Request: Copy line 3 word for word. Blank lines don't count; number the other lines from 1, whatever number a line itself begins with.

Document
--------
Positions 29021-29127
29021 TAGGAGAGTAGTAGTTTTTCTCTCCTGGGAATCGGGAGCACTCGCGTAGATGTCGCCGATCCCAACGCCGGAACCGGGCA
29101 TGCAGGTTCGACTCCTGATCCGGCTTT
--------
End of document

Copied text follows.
29101 TGCAGGTTCGACTCCTGATCCGGCTTT